Ancient Monuments

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Pont Rhyd-Llanfair

A Scheduled Monument in Bro Machno, Conwy

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Latitude: 53.0563 / 53°3'22"N

Longitude: -3.7503 / 3°45'1"W

OS Eastings: 282786

OS Northings: 352439

OS Grid: SH827524

Mapcode National: GBR 66.CFGR

Mapcode Global: WH66B.CFCT

Entry Name: Pont Rhyd-Llanfair

Scheduled Date: 12 June 1959

Source: Cadw

Source ID: 212

Cadw Legacy ID: CN033

Schedule Class: Transport

Category: Bridge

Period: Post Medieval/Modern

County: Conwy

Community: Bro Machno

Traditional County: Denbighshire


The monument comprises the remains of a Post-Medieval/Modern bridge. It is of an interesting and attractive design, with abutments which curve away from the carriageway at either end, presenting a concave external face. There is an abrupt step in the alignment where these abutments meet the straight stretch containing the main arch, with the walls flanking the straight stretch being about 0.3m nearer the centre on each side than the abutment walls. This produces an external angle at each side, which is carried down the whole face of the bridge, and an internal angle towards the carriageway. On the north, more recent walls have been butted into these angles, continuing the line of the central parapet and flanking the carriageway more closely than the abutment walls, which nonetheless survive. The stretch of later wall on the north-west appears to have been recently rebuilt. On the south, the abutment walls are more readily seen in their original state. Some of the parapet capping stones have been replaced with good stone and are pinned in with bronze strips. The original stones are flaking, and some of the metal seals between them are standing proud. Sets of four holes are also visible which look as though they held some sort of fixing plates between the stones at an earlier stage.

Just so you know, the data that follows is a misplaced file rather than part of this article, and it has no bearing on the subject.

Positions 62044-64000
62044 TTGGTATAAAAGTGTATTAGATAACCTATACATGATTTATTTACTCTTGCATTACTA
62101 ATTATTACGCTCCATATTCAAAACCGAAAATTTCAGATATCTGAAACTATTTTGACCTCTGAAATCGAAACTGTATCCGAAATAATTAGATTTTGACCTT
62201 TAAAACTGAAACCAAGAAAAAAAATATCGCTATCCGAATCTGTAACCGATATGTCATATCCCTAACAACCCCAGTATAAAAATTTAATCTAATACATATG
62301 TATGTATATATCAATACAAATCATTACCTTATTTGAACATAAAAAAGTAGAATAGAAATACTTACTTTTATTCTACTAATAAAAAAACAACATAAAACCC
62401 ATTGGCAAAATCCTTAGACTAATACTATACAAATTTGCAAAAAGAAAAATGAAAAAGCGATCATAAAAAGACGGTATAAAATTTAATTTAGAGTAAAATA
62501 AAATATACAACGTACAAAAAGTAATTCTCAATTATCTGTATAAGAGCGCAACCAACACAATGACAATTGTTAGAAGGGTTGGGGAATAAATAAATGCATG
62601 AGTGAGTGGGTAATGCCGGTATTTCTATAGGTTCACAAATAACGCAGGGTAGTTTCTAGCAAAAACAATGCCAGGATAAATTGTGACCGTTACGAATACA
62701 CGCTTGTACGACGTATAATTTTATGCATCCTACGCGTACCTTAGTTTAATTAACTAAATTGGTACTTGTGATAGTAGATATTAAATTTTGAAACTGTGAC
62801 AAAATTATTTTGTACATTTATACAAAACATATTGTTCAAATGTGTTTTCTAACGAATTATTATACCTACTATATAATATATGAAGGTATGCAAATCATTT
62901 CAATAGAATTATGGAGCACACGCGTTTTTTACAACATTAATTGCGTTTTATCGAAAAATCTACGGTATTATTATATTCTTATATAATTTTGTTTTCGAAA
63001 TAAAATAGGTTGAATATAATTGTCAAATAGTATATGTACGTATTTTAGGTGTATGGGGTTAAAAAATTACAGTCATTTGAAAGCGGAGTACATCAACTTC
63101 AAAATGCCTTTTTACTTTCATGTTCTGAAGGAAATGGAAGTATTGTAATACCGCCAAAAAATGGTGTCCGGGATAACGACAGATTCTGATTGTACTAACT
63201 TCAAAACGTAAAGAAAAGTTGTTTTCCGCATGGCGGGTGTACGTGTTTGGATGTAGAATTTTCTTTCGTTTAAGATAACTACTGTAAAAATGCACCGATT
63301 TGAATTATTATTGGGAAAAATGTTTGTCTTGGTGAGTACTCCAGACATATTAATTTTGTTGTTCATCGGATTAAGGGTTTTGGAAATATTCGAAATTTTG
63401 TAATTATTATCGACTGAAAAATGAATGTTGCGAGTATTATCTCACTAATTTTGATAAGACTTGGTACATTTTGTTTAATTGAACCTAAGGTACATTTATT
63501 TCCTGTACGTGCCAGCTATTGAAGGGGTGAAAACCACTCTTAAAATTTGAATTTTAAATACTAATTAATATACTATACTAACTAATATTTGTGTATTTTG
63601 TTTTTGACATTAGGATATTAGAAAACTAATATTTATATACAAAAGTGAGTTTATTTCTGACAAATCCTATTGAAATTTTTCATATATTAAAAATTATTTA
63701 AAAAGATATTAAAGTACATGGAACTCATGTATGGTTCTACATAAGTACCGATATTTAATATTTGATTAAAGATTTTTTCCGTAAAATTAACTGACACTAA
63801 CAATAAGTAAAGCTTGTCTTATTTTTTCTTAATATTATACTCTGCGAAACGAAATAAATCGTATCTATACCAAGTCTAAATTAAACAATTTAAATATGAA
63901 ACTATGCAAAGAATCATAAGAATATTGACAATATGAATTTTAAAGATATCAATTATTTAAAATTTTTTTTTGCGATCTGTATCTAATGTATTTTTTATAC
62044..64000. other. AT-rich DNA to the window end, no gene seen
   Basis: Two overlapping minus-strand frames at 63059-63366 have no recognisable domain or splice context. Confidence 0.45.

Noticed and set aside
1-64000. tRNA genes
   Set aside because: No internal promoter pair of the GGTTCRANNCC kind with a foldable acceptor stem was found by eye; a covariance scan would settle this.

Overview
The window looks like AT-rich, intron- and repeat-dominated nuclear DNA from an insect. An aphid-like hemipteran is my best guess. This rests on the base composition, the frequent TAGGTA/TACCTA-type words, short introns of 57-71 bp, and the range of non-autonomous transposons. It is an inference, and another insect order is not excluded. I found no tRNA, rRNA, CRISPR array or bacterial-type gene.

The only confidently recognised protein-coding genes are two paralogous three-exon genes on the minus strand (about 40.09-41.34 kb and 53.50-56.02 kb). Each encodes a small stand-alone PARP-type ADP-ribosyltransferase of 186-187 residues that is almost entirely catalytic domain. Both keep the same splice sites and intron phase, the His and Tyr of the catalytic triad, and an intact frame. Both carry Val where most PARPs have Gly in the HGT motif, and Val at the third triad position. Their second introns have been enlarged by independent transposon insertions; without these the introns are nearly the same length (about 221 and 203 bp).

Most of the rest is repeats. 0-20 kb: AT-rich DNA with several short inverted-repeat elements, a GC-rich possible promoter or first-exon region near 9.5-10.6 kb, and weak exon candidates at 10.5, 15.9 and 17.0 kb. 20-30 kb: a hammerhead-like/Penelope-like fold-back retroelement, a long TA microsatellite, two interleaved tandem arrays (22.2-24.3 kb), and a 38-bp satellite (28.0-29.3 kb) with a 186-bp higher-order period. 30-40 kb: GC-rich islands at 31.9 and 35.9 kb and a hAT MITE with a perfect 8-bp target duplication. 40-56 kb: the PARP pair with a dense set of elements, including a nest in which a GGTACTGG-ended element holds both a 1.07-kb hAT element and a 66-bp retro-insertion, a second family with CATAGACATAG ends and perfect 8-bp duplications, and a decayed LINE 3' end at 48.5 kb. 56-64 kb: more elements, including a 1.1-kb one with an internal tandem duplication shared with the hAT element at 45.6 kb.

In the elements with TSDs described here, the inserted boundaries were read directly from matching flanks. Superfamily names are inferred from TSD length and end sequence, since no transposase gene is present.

The monument is of national importance for its potential to enhance our knowledge of Post-Medieval/Modern bridge construction.

The scheduled area comprises the remains described and areas around them within which related evidence may be expected to survive.

Source: Cadw

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